The other day, my mom, who was visiting from Kansas, bought me a blender for smoothie related purposes. (Thanks mom!) When we brought it home, my roommate insisted that he had a blender, had owned one for months, and this new one was unnecessary. We gave it a look, of course, and my suspicions were quickly confirmed: There was no such blender in the apartment. My roommate was clearly suffering from Phantom Blender Syndrome, or PBS.
Phantom Blender Syndrome isn’t talked about much, despite the fact that as many as one in seven Americans suffer from it. Don’t believe me? Do you own a blender? Are you really sure about it? Why don’t you go check? Go ahead, I can wait.
Behold, the inevitable hiatus of the low level blog! Shall I return, or shall I recede into the depths of the internet, like so many blogs before me?
Actually, I’ll probably still post here and there. The main thing I’m doing is ending my weekly pull review and probably my weekly reading list as well. They take up tons of my time that could be spent on working on my actual fiction writing. Plus, I’ve started jogging, I’m working full time again, and I’ve just got somewhat tired of it for now. When’s the last time I’ve worked on my board game? Almost a year ago? Blah. Nope. I’m trying to read more nonfiction, too. I need to actually work on my projects for a while, instead of talking about other people’s projects. (Or awards drama.) I’ll be back, but when I do return, I’ll be taking this blog in a bit of a different direction.
Tibera is a stolen world. Five centuries ago, seven gods, tired of sharing their worlds with others, conspired to fashion their own world. They severed parts of other worlds, reforging and reassembling them into a world all their own at the farther ends of the multiverse, hiding it from any other gods. The souls of Tiberan dead are treated as currency by the gods.
The clouds of Tibera are like no others in the multiverse- each of them reflects the assorted afterlives ruled by the seven gods. If you look up on a cloudy day, you might see sculpted on the bottom of the clouds any of the assorted hells, heavens, or other afterlives of the Seven, with buildings, landscapes, and souls of the dead hanging above you.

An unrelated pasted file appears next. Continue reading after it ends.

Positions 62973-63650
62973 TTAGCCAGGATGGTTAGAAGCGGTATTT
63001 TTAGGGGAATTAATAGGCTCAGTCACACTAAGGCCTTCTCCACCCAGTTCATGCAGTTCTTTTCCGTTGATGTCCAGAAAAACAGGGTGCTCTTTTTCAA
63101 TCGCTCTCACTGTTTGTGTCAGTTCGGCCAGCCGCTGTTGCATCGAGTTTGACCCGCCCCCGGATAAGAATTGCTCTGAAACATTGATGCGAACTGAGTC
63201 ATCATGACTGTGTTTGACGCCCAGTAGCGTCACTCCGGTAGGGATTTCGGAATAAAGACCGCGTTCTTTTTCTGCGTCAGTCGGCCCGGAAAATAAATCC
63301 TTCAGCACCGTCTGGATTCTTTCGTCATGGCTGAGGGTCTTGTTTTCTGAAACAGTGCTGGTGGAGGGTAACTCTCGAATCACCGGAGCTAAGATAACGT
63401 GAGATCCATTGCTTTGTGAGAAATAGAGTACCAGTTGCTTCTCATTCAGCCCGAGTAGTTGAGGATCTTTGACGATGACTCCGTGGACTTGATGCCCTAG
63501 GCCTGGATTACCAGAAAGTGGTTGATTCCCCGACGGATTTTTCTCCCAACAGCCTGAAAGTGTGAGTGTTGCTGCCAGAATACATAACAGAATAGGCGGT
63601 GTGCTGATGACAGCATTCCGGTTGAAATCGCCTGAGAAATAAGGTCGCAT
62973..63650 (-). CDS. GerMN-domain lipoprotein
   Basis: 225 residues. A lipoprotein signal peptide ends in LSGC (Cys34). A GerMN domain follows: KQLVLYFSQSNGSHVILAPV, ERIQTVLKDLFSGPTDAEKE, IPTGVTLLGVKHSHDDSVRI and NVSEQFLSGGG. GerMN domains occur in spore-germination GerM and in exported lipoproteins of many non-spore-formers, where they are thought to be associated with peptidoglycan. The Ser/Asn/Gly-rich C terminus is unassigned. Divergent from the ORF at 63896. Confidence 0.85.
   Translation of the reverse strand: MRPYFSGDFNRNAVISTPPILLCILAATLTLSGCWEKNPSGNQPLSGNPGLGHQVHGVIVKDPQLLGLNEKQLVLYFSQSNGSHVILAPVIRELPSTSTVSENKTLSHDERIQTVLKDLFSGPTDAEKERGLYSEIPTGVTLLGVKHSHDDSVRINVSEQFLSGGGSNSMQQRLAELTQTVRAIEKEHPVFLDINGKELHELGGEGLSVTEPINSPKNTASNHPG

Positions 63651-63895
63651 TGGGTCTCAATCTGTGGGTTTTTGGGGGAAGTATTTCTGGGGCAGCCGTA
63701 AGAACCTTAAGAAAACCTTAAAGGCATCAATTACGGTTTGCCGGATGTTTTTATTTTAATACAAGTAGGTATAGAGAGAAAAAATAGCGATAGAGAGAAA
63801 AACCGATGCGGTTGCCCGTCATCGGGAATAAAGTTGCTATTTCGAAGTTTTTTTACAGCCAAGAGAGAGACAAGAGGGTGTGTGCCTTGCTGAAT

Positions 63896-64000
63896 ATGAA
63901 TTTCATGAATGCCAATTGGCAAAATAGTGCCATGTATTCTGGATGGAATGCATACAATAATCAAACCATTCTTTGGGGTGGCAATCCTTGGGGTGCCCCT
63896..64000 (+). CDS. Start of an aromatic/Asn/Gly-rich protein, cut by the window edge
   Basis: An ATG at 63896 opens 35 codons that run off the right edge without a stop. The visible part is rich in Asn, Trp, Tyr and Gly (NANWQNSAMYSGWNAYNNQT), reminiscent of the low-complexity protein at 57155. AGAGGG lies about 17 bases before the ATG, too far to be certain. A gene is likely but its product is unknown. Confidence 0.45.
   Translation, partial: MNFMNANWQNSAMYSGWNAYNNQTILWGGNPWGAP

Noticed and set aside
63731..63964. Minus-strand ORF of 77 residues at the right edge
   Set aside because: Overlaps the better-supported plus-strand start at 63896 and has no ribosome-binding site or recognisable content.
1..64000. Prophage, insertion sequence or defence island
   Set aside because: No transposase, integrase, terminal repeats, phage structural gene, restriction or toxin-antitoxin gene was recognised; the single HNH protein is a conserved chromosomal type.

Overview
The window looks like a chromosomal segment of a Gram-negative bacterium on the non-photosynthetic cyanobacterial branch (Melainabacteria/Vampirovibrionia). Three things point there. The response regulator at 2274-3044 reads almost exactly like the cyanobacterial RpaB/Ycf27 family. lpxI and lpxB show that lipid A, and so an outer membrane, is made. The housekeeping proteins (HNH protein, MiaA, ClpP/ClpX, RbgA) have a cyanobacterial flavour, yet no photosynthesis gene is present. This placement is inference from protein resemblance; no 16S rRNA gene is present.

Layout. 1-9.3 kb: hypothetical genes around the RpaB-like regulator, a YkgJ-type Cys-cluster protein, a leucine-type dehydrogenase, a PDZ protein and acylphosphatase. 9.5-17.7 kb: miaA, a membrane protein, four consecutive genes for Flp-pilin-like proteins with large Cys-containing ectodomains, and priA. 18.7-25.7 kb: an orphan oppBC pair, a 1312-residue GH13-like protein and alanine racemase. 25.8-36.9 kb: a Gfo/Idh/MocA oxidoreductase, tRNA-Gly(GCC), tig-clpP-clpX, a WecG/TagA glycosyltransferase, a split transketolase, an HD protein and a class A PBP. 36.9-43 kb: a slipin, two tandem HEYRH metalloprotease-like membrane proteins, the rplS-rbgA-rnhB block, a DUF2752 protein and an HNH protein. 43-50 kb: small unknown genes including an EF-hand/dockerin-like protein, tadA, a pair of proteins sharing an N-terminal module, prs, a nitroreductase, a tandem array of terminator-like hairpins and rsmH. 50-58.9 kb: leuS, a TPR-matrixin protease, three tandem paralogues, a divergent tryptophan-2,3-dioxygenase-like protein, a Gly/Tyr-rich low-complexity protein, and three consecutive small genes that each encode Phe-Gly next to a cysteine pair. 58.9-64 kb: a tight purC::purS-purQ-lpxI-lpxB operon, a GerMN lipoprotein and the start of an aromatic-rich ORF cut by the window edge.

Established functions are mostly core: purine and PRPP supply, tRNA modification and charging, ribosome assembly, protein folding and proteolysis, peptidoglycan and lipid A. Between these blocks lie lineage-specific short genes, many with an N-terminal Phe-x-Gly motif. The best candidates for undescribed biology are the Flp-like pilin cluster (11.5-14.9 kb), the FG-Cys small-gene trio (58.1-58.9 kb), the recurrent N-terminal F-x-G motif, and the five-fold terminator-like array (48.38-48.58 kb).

This is, to say the least, an astonishingly large amount of comics this week, at least compared to what I have been getting in my pull of late.
Saga #27- Image
Saga, of course, takes top billing. Brian K. Vaughan and Fiona Staples abandon the triptych format of the last few issues for an issue that just buckles down on Marko- and it’s a doozy. Marko spends the issue tripping balls on a bad batch of fadeaway, and Prince Robot and Ghus are trying to figure out a way to pull Marko and Yuma out of their overdosed state. This issue really provides a sense of catharsis for much of the tension that built up over the last arc. The rest of the family getting kidnapped, though providing a slam dunk cliffhanger ending for the last arc, nonetheless really failed to provide emotional closure for Marco, and Saga has been building towards this issue for a while now. Both Marko and the story have a much stronger sense of direction now. Since it’s already one of the single best comics coming out, well… If you’ll excuse me, I’m going to fanboy out for a little bit.
ODY-C #4- Image
Saga and ODY-C in one week? Fuck yes. Odyssia and her crew have to escape from the cyclops’ den, and the comic gets more than appropriately visceral in the most literal sense this outing, leading eventually, to, well… some windy conditions. (Hah. Sorry. I couldn’t help myself.) Matt Fraction and Christian Ward are really getting into the swing of things here. Ward’s art continues to amaze- even my curmudgeonly roommate who hate comics, science fiction, kittens, and fun loves Ward’s art. (He has very, very strict views on the Odyssey, however, so he’s not sold on the story yet, though if I can get him to actually sit down and read it, I have high hopes.) I’d honestly say that ODY-C is one of the chief contenders for best art in my pull- Saga is the only competitor this week, though there’s plenty of other great art on display.